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Published: 2009/04/15
by Brian Robbins

Easy Stars Lonely Hearts Dub Band Easy Star All-Stars

Easy Star Records

Is there anything that the Easy Star All-Stars can’t put a reggae spin on and make work? First, they tackled Pink Floyd (2003’s Dub Side Of The Moon); then moved on to Radiohead in 2006 (Radiodread, of course). Now we have their take on the Beatles’ Sgt. Pepper’s Lonely Hearts Club Band and, to put it simply, it’s great.

Yes, I see those raised eyebrows and hear those sharp intakes of breath out there: “They’ve gone too far this time!” you wail. “They’re taking on the Holy Grail!” Tis true but when you stop and think about the original’s groundbreaking production work (including wild samples drifting in and out of nowhere) and compare it to the world of Jamaican dub, hmmm starts making sense, doesn’t it?

I know, I know – In lesser hands, Easy Star’s Lonely Hearts Dub Band could have come off sounding like bad reggae karaoke, but producer/arranger/multi-instrumentalist Michael Goldwasser approached this project with very-apparent love and respect – and, yes, a bit of humor, too. I’ll leave it to you to catch the Rastafied lyrics sprinkled throughout the album, but here’s one sample:

Woke up

Fell out of bed

Dragged my fingers through my dreads

Cute? Sure but you can see the character in your mind and it all just flows and soars and tells the tale. (They set the bar pretty high with the bong hit intro to “Money” on Dub Side Of The Moon.)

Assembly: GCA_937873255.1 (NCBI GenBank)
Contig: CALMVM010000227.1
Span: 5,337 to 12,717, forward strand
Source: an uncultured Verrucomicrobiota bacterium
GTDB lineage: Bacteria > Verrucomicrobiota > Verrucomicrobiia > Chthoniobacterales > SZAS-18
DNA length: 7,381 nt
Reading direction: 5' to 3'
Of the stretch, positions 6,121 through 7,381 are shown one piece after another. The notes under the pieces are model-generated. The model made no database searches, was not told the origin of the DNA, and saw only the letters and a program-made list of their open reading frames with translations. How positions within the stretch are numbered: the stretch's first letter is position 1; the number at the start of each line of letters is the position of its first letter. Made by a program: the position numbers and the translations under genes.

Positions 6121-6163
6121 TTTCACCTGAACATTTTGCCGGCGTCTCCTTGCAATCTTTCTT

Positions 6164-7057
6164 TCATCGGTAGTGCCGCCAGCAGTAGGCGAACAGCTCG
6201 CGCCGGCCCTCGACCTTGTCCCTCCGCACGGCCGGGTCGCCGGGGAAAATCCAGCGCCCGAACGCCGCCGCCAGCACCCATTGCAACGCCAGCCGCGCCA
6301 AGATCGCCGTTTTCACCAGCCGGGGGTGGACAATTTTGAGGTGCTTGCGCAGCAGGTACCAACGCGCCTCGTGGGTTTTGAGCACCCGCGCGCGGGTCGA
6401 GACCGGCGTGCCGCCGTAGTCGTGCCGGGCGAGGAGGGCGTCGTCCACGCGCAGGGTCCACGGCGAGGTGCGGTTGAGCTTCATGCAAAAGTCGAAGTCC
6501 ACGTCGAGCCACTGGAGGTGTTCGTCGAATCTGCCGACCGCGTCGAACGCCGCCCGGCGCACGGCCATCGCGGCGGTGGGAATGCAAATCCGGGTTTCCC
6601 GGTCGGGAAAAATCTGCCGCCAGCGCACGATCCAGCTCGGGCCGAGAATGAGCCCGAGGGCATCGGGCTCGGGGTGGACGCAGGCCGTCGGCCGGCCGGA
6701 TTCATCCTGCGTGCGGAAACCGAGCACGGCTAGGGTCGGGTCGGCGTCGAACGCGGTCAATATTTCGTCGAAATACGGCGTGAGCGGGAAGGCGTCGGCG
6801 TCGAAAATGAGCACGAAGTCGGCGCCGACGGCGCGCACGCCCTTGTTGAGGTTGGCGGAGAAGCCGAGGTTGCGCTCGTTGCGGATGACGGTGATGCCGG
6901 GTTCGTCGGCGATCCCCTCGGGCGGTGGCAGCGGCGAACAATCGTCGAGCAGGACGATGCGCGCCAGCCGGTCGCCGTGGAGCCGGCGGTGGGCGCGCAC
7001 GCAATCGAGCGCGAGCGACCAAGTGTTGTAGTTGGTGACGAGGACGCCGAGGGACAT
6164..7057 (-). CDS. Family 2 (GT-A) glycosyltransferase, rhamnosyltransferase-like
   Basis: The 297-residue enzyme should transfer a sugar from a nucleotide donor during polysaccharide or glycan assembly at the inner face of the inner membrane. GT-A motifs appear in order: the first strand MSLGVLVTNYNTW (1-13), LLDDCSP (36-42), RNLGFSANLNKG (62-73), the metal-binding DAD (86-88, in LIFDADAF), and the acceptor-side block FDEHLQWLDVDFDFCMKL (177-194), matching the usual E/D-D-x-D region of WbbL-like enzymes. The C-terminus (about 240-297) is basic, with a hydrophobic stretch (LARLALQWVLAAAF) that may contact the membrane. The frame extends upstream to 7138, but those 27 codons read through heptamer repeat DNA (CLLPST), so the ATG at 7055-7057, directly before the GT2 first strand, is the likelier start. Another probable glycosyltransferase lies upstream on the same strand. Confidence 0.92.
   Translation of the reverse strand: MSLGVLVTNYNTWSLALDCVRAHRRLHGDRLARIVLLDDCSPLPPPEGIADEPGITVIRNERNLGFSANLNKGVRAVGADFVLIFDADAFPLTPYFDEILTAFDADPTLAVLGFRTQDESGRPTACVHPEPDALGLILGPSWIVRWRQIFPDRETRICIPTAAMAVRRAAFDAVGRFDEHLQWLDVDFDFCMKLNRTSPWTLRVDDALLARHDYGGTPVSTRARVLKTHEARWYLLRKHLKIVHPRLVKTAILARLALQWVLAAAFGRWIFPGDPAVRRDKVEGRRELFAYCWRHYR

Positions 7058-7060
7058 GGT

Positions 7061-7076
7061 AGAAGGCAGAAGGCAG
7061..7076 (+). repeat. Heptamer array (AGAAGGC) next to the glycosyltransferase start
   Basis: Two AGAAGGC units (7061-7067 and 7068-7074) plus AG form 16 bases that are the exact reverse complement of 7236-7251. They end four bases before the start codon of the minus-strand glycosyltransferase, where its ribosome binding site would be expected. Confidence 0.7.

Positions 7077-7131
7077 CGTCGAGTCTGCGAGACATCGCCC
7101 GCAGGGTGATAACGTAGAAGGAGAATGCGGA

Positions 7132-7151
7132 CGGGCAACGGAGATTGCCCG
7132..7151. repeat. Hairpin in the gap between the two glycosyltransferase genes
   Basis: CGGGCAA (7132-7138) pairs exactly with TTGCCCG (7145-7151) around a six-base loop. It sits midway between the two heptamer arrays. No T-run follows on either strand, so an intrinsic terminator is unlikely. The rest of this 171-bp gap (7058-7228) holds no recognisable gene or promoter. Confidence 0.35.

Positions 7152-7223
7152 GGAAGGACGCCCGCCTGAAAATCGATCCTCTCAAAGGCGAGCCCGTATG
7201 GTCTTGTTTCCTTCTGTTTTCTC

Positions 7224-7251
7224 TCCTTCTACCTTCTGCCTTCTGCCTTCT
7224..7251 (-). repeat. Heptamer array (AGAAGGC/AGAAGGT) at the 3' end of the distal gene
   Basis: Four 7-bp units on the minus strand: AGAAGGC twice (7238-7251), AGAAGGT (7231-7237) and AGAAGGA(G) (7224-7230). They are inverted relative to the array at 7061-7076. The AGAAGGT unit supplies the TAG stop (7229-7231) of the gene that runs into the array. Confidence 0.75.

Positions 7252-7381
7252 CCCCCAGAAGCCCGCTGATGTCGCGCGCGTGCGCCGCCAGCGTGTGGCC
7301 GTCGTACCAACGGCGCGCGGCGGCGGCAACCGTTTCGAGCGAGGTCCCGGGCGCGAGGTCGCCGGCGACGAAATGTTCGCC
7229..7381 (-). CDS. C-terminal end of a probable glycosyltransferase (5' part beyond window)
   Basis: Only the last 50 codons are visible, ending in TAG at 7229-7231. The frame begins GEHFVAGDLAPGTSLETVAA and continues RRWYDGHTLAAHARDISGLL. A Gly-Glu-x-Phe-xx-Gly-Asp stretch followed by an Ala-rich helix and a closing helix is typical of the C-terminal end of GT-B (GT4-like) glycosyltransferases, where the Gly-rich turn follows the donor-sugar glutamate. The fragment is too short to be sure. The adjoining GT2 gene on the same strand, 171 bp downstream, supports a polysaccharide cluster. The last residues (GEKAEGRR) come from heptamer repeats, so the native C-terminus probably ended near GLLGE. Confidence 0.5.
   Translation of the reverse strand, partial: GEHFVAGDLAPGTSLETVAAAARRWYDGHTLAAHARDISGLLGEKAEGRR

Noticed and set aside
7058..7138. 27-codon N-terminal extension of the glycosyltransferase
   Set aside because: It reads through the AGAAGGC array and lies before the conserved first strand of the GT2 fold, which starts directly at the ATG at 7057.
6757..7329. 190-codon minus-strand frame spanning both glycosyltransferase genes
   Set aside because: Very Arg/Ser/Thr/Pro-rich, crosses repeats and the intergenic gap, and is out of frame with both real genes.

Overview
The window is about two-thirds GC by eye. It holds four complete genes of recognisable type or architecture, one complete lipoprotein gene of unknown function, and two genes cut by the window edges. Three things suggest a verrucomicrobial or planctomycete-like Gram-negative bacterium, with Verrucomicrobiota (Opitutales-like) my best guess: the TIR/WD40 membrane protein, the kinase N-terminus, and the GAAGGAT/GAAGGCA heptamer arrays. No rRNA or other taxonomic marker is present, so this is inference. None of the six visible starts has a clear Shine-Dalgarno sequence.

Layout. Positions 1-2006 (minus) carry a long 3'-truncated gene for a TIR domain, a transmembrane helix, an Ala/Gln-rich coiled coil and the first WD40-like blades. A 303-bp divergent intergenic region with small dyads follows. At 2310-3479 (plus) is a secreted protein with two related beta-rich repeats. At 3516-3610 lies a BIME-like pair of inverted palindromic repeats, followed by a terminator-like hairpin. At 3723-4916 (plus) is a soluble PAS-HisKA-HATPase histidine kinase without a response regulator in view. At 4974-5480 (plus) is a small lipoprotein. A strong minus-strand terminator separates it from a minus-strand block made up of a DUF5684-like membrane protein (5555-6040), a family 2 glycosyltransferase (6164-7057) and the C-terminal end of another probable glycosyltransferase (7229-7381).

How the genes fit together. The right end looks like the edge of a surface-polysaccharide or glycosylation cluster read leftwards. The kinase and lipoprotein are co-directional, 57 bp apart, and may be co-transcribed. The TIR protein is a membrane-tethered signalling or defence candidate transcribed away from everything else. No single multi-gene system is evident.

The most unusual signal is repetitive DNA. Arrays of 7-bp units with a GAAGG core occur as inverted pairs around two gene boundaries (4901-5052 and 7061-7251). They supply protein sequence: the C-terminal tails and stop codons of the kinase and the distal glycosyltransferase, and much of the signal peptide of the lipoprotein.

Guests appear throughout the album, including Luciano, Steel Pulse, Matisyahu, and The Mighty Diamonds, but it’s the core Easy Star All-Stars that lay the groundwork and make Lonely Hearts Dub Band work. Doesn’t matter if you have managed to somehow never lay ear to the original Beatles masterpiece – you could sit down with Lonely Hearts Dub Band and come away saying, “That’s a cool reggae album.” The All Stars and friends make it all happen themselves (no samples from Sgt. Pepper’s were used) and the music sounds as though it’s always been that way from the skanked-up “Little Help From My Friends” to the swirling dub of “A Day In The Life.”

I’ll make a bet with you: spend a little time with this album and it’ll begin to feel so natural that you’ll end up putting on the original just to remember what it sounded like. And that’s quite a compliment.

What’s next, Easy Star All-Stars? Quadrophenia? White Light/White Heat? Surrealistic Pillow?

Then again, what’s the hurry, mon? Kick back take it easy yeah.

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